If Olsen’s belief in the power of state initiatives to curb federal expansion gives beleaguered conservatives and libertarians hope, her private life gives hope to women who want both careers and children. Olsen is the adoptive mother of two small children whom she met when she became their foster mother. “My baby girl will turn two on October 3,” she says, “and that was the same day that the court gave me to finalize the adoption of my little boy. They are six months apart, so they are basically little twins.”
It came to Olsen that she wanted to become a foster mother while in prayer. Originally, Olsen intended to foster teen-aged girls, but the authorities ruled that her loft-style house didn’t have enough bedroom space for teen-aged children. She received one of her children when the baby was two weeks old and the other as a thirty-six-hours-old newborn. It dawned on her that, if the children became available for adoption, she wanted them to stay with her. “It’s the greatest decision I never made,” she jokes. Olsen has not ruled out the possibility of enlarging the family. She will foster again.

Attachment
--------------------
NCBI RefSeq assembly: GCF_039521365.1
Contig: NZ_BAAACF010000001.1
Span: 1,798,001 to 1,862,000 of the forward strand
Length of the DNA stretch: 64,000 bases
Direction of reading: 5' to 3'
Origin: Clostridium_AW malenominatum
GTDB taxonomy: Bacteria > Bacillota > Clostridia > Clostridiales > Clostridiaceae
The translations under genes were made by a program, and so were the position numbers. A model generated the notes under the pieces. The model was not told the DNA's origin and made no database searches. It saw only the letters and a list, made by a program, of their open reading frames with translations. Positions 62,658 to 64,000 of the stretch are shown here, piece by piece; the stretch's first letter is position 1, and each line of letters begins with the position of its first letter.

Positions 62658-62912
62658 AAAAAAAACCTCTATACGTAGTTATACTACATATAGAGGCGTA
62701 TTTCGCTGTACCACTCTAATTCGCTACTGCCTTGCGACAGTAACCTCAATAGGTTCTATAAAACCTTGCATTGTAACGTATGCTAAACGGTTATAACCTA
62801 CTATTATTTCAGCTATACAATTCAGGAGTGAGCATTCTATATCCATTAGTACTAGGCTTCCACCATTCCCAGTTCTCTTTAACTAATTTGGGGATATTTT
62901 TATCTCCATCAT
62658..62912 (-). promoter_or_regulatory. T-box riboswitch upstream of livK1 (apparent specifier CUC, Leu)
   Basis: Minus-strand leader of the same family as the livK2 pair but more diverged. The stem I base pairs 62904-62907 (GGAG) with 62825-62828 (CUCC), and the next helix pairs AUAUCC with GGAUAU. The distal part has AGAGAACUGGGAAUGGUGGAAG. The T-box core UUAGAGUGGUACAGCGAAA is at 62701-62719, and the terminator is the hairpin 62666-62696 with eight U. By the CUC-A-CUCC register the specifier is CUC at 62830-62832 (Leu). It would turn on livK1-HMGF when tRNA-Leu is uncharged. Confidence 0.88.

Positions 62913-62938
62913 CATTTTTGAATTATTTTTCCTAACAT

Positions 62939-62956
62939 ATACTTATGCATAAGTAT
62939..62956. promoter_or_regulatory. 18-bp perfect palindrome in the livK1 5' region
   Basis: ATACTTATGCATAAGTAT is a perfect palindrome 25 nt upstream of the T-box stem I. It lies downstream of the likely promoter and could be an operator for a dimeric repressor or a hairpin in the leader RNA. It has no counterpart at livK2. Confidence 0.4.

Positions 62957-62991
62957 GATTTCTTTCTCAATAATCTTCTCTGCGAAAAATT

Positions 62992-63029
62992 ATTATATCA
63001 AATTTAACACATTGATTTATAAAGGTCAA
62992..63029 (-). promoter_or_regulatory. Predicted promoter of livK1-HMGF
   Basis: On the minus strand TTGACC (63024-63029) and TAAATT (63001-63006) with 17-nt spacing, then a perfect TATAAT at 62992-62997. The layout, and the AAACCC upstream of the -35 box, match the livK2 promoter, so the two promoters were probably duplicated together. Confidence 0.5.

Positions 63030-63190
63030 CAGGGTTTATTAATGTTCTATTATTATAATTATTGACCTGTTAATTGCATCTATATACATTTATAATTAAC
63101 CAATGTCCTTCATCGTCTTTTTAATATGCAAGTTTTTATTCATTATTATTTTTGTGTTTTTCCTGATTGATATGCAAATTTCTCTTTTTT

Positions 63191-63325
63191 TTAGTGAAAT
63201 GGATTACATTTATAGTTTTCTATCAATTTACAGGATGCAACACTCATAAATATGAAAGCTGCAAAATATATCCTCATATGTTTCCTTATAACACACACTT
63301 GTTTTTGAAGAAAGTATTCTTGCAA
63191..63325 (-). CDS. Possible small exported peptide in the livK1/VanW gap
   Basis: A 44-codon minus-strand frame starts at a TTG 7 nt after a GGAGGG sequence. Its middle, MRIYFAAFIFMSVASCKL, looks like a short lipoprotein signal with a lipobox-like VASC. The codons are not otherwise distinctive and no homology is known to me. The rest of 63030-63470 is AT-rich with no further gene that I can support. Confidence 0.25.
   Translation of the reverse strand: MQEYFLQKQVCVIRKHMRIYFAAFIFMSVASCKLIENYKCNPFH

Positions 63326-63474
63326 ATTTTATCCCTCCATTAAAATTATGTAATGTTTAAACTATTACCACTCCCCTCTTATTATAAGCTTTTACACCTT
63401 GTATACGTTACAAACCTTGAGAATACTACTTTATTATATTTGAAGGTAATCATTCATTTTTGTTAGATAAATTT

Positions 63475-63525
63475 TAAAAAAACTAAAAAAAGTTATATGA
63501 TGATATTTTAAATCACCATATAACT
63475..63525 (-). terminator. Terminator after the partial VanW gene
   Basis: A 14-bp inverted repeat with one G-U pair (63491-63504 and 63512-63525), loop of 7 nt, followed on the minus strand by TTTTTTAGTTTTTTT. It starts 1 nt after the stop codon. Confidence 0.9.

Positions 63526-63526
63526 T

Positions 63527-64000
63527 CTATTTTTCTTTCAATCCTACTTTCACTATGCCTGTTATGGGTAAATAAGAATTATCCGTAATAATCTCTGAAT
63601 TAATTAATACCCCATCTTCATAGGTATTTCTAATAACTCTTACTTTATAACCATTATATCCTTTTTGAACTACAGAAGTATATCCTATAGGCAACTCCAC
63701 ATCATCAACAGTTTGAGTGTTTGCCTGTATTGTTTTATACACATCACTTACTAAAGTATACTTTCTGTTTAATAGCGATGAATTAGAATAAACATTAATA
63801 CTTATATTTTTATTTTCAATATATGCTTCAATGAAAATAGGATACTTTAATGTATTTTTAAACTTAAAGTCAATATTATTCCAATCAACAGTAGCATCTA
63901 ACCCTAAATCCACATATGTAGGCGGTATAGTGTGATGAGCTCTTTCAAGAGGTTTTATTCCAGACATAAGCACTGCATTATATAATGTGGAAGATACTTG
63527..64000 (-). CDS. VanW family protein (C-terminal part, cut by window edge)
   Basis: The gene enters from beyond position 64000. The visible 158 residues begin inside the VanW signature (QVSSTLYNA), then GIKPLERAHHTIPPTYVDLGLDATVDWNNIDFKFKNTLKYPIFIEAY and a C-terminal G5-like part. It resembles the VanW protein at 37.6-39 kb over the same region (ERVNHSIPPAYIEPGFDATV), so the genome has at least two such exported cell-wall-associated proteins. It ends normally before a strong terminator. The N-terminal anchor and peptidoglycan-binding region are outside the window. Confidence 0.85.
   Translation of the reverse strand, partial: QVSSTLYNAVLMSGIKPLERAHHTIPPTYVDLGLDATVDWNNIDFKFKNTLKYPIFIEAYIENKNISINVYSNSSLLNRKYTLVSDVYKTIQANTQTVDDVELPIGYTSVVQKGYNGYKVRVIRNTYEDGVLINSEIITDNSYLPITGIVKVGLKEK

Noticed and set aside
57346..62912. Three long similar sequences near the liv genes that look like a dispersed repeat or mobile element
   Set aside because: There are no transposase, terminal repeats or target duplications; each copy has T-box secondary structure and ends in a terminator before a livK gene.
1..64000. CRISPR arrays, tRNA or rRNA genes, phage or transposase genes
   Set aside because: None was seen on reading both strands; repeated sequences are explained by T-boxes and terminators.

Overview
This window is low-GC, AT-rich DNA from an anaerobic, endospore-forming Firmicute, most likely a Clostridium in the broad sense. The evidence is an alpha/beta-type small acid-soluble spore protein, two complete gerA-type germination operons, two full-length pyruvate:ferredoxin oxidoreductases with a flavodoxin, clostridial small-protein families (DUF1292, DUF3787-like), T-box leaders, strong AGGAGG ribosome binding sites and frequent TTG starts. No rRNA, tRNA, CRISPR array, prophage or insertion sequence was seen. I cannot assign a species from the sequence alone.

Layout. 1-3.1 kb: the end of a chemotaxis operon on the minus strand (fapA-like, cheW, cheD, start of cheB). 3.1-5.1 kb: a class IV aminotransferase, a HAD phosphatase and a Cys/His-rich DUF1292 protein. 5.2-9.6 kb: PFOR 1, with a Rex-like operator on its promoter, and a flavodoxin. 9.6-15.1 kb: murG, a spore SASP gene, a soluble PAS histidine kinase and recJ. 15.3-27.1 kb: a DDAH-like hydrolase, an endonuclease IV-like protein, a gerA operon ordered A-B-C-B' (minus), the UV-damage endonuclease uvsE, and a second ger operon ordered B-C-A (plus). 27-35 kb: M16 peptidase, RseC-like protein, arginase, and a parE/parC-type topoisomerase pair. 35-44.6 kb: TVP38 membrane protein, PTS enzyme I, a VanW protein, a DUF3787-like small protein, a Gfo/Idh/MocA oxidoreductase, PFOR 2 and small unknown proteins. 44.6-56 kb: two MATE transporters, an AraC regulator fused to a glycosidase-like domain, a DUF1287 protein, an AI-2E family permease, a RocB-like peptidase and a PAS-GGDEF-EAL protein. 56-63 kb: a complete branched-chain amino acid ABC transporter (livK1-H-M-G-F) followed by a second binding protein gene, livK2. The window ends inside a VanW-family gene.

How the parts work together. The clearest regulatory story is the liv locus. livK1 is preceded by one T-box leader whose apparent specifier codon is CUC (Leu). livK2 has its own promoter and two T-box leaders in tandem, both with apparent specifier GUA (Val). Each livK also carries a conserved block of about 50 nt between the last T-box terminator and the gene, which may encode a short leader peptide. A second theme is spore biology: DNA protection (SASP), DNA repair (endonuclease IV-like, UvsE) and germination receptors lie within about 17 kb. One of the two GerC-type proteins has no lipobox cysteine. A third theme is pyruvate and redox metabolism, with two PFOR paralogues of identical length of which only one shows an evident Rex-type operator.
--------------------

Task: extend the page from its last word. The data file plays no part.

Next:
She says that having kids has made her more aware of how work schedules affect families. “Libertarians or conservatives, we often talk about how important family is and then work people to death. It’s important that we practice what we preach. You can be a brilliant leader and run the Cub Scouts at the same time,” she says. She is temporarily doing more work from home, but that will change when the children are old enough for school.
When Olsen adopted her children, she called her senior staff together and said that, if anybody felt she was not available enough because of her maternal duties, to let her know—even anonymously—and she would gladly step into a different, lower-paying position at the Goldwater Institute. So far, we understand, there haven’t been complaints—anonymously or otherwise. Given Olsen’s outstanding record, we’re not surprised.